The NBA “City Edition” jerseys have returned to basketball arenas all across the country, and some teams included concepts that hit closer to home. For the Minnesota Timberwolves, this is particularly true, as the organization is paying tribute to rock legend and Minnesota native Prince.
By no coincidence did the Timberwolves choose to honor Prince in 2018; this year would mark the late icon’s 60th birthday.
“Targeting this season gave us the runway to celebrate that milestone and to work with the Estate and the team at Paisley Park on a few initiatives with enough time to ensure that everything could come to life in a way that Prince would have been proud of as well,” said Lindsay Milne, vice president of marketing for the Timberwolves and Lynx.
The former musician, born and raised in Minneapolis, held deep ties to the city’s sports teams, and the Timberwolves are taking full advantage of the love and opportunity.
“We had a strong feeling it would be a hit with our fans for a multitude of reasons,” Milne said. “It starts, though, with the connection between Prince and the game of basketball. Because of that organic tie, no aspect of the project has felt forced or unnatural which always translates to a win with fans.”
The organization exuded confidence about the decision, anticipating fans’ hype for the purple, Prince-inspired uniforms.
The Timberwolves unveiled a unique digital strategy on the day of the launch in Minneapolis to help tell the story of the uniform. But to Minneapolis and the Timberwolves, this “City Edition” jersey concept is more than a uniform, but an entire platform to activate all season.
“We pushed our teams hard to do so in a way that no other team has done before,” Milne said. “Prince was constantly breaking boundaries and we’ve tried to keep that in mind with every tactic we’ve considered.”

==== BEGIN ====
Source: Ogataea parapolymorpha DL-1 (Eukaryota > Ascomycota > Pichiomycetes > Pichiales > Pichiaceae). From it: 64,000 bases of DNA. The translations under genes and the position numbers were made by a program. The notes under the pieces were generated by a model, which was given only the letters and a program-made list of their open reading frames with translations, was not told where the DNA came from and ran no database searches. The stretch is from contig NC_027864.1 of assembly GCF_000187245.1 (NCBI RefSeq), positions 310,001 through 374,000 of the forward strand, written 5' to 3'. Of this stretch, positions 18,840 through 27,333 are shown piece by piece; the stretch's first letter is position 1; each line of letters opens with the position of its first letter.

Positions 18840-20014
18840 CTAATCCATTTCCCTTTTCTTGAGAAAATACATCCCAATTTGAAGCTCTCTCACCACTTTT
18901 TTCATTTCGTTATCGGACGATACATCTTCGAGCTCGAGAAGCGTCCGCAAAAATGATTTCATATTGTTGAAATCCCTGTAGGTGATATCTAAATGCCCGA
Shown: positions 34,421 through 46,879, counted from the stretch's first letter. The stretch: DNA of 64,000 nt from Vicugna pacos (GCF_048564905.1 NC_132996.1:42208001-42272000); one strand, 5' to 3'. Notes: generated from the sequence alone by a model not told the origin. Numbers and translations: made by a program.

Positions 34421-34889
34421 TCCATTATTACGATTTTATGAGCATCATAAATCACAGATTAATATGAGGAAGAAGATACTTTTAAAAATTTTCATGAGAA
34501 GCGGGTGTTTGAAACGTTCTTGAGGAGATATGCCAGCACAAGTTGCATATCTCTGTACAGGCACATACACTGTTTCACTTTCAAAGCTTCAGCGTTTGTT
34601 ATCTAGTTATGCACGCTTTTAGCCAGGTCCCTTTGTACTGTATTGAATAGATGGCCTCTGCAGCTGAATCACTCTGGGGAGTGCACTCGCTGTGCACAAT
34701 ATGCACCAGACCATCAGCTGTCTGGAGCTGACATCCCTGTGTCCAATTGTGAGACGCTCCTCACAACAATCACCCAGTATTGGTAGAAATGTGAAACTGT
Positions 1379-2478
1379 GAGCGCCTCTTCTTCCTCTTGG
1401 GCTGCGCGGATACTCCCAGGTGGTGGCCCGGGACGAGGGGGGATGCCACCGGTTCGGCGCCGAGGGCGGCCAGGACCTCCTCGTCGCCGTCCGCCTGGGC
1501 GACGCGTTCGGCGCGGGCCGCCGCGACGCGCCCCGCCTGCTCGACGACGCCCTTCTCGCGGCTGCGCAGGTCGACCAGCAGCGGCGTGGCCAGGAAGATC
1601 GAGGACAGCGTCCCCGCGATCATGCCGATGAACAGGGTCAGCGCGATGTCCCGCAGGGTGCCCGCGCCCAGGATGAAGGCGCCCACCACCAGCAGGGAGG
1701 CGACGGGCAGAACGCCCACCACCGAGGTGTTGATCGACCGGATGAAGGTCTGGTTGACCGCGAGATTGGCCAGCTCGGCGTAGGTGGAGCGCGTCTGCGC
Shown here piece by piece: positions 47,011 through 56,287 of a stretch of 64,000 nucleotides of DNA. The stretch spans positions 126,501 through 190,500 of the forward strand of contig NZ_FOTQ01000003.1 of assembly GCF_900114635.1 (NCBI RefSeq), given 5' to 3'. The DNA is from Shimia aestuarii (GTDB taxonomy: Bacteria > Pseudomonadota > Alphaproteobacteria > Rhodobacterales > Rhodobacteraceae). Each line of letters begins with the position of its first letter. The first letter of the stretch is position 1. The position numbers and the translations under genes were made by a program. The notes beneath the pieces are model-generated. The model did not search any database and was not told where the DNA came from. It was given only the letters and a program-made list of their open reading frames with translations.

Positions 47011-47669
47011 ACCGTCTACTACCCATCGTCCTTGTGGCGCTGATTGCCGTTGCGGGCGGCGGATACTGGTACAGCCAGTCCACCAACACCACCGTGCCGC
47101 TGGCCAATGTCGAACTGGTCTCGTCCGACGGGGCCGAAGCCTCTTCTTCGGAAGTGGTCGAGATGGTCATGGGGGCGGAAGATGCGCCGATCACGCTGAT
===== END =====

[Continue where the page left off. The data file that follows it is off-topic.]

On “City Edition” jersey nights at the Target Center, the entire fan experience is transformed. Their belief is to truly celebrate and reflect the moment from when the doors open until the last fans leave.
“Our in-arena experience is second to none; we have custom player intros and custom outfitting for each of our entertainment groups,” said Milne. “Our music in venue has also been curated to be exclusively Prince or Prince-inspired tracks with more than 450 in total.”
As the fan experiences produce good times and the Prince story lives on, the Timberwolves still knew the jerseys had a certain momentum to be capitalized upon. So, they extended team store hours for launch day and subsequent days after, while offering them online.
“We invested in our unveil moment with a dedicated video and photo shoot to support our go to market tactics, and made a point to get the photos from that shoot in the hands of our players knowing how excited they were about the launch.”
In fact, Milne sees the Timberwolves as one of the big beneficiaries of the “City Edition” jersey program.
“We don’t have a 50-year history to lean on,” Milne said. “So, for us, having a program like this means we have a whole new set of tools to explore as we continue to tell our brand story.”
The Prince theme fits perfectly to the brand image the Timberwolves aim to construct, drawing fans from different avenues into support, and highlighting a musical legend proves a great way.
“This year, we’re using the program to celebrate the greatest of all time who chose Minnesota as his home time and time again, a sentiment which is perfectly aligned with our narrative,” Milne said. “The ‘City Edition’ jerseys will continue to be a great asset as we build on our story for years to come.”
The NBA is inherently tied to culture, passion, and fashion and the “City Edition” initiative is a unique way for each organization to express those themes in an organic way.
“Nike and the league nailed it with the ‘City Edition’ idea,” Milne added. “The ‘City Edition’ jerseys give us the chance to extend our brand reach into new demographics and introduce our experience to individuals who may have not otherwise considered the NBA as a brand that could speak to them.”